|Old-school "Sketchup" - literally sketching up a mockup of the Rt. 15 bridge girders, with prototype photo on the iPad|
I drew (like, with a pencil and ruler - nothing computer/fancy) my best approximation of what the support girders will look like under my model of the Rt. 15 overpass, based on the prototype photos, the bridge model I expect to use for the deck, and the space I have. As you can see in the "proof-of-concept" photo above, it looks like it's going to work out well. Thankfully, my buddy MikeR is doing some computer/fancy drawing in Sketchup for an actual resin master of these parts. VERY exciting!
Lest you think otherwise, I'm not totally computer-drawing-phobic: I've been fooling around a bit with my Model Builder software in an attempt to create some building mockups for East Berlin (specifically, Stanley Chemical and the Kane Brickyard). Unfortunately, I've found the learning curve to be just a bit steep, so I need to take a break from time to time and do something simple.
Like paint track!
The only downside to how fast Bill works is that sometimes we get ahead of ourselves a bit. Case in point - we (I) almost forgot to paint the track before the scenery went in at Goff Brook. It would have been a pain to have to hand paint it later - it's MUCH easier to get out the rattle can and shoot it with abandon.
And that was the plan for this past weekend - get all the sensitive stuff (structures, rolling stock, etc) out of the way, put up some masking/dropcloths and have at it.
|All ready to paint - well, gotta block off/mask some areas but at least all the stuff's removed.|
First off, I assume that your track as been down and operable for a while, so you've done any major adjustments and minor tune-ups to be sure it runs flawlessly. To be sure of this, the first thing I did was file down the points on the turnouts a bit:
Slightly round off that hard corner at the top/tip and file the end edge to fit super snugly against the stock rail. Do for both points.
The points are fed electrically at two (well, four) points: Primarily where joined to the closure rails, and secondarily where the points come into contact with the stock rails. That secondary point can be easily cleaned after painting, but to keep paint from gumming up the point/closure rail connection, I add a drop of plastic compatible oil, as above.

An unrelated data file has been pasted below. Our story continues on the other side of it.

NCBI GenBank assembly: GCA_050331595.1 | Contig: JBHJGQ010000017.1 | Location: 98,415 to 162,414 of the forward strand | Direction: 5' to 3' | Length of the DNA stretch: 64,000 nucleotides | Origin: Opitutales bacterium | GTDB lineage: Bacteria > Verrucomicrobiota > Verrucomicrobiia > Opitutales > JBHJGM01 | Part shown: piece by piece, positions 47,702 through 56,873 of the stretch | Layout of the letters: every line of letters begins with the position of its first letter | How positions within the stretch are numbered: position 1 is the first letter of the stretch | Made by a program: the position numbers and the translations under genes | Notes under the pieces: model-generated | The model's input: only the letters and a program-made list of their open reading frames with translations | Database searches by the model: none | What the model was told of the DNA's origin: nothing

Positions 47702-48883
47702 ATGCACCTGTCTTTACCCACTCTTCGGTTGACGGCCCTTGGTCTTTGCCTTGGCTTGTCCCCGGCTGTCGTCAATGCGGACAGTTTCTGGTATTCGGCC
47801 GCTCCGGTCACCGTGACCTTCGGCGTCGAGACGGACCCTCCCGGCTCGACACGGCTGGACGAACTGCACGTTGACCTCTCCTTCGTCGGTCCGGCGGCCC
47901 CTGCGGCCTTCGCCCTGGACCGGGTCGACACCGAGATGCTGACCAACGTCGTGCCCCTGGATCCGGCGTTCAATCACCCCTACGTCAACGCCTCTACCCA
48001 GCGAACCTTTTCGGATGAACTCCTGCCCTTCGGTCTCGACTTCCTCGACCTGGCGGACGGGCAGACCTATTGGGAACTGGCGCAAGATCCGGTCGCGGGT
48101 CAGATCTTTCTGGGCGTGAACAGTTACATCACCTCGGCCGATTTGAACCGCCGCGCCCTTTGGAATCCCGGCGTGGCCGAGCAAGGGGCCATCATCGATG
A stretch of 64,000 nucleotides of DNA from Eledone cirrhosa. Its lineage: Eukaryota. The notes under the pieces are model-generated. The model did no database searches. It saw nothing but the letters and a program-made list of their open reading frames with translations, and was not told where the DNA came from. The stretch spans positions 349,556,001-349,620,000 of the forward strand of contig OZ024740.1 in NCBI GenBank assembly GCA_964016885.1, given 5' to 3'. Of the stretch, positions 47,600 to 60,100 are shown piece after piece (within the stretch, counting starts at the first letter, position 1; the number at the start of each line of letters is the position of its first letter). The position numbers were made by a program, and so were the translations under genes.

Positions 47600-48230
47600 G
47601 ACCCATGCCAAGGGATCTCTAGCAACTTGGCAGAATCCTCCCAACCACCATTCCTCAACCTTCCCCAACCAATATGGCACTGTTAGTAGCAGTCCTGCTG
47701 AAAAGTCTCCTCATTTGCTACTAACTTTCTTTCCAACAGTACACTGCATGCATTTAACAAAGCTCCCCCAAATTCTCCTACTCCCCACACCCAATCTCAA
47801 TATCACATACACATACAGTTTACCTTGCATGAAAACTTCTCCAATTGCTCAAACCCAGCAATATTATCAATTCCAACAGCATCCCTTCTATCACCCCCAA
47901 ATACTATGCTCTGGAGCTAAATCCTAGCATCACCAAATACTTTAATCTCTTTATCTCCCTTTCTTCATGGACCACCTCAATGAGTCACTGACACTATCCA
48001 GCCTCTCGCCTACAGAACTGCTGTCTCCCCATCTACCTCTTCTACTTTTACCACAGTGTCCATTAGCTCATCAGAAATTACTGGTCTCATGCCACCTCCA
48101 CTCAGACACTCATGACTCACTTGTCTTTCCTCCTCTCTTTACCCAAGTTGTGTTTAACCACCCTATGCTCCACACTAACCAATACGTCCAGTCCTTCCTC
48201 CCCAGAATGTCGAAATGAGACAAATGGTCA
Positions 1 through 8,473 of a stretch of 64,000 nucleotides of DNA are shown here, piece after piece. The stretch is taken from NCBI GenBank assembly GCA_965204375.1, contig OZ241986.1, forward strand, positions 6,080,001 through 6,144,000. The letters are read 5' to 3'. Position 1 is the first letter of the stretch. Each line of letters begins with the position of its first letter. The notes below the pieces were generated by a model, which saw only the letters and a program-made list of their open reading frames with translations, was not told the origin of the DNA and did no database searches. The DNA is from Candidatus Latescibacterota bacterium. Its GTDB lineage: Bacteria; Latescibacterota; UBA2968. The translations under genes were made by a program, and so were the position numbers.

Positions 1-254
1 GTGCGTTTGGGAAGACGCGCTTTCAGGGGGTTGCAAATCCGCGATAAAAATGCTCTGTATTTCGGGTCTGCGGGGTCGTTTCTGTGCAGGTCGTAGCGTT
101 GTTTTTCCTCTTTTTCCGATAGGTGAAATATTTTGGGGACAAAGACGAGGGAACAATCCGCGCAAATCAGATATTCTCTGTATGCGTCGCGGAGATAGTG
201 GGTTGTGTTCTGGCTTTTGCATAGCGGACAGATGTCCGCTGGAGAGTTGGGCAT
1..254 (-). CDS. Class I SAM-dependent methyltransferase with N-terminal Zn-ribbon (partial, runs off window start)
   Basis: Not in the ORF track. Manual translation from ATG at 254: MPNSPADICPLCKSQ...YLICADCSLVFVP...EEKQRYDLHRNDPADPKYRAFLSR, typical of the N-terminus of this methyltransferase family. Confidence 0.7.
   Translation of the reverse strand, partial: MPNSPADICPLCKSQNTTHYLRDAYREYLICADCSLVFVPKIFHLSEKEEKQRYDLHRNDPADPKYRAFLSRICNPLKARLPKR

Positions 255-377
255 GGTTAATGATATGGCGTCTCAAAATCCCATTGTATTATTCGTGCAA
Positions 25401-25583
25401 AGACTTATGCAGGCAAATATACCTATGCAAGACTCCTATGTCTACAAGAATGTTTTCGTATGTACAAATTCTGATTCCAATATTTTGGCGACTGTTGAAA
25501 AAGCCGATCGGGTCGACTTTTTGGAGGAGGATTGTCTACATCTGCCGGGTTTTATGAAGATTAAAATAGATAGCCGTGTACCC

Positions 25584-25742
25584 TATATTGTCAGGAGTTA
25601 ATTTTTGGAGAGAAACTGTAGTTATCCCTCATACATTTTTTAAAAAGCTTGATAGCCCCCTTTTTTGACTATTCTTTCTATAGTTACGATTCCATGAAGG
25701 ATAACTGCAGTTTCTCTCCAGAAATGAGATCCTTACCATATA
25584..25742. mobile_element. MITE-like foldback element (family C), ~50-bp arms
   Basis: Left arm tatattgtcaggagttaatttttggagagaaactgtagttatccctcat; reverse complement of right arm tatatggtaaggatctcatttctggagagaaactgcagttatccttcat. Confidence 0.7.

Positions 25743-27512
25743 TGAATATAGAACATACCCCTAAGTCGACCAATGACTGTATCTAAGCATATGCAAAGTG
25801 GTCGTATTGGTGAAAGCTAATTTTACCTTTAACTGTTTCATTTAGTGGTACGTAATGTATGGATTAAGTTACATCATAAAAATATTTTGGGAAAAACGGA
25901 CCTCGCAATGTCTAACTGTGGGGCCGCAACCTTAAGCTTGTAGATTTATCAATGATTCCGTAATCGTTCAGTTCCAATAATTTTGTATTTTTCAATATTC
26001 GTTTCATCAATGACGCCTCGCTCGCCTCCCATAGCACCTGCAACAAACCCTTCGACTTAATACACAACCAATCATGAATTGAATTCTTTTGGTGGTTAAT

Filler ties are easily overlooked until after you're done spraying. Best to put them in beforehand so they get the same base coat as all the other ties around them.
Important note: You'll want to be sure to shave off the spikes from any ties you use as filler ties (or, better yet, use thinner profile ties). Otherwise, you'll risk creating a vertical hump/kink at the rail joint which is just asking for a derailment or separated couplers.
Ah - that's MUCH better looking and ready for painting.
But don't get out the spray can just yet!
We haven't had any ops sessions using the Berlin Branch - heck, the trackwork isn't (wasn't) even completed there - so I hadn't bothered putting feeders in yet. But it's a VERY good idea to get those in before you paint the track 1) because it's much easier to solder feeders to clean/unpainted rail, and 2) because painting the track will cause those solder joints to disappear. So the little sign above reminds me that I've got to put some feeders in.
But before I do that I really needed to finalize the trackwork in East Berlin and finally complete the Berlin Branch. So out came the Aleen's glue and water bottles:
And that's the current state of things. Next step is to remove the bottles, install the feeders, and mask everything off. THEN, and only then, will I actually be ready to paint my track.